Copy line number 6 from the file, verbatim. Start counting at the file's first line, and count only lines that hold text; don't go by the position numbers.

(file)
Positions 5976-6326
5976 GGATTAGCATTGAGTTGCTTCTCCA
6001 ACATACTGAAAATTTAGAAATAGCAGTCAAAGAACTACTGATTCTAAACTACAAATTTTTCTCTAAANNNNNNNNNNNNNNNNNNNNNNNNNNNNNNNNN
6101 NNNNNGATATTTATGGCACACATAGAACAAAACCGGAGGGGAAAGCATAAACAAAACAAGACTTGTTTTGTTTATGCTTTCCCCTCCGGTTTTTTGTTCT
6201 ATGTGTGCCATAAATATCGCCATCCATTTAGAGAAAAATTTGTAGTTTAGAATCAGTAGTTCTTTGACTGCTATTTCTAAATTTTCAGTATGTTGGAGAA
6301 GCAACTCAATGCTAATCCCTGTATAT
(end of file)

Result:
6301 GCAACTCAATGCTAATCCCTGTATAT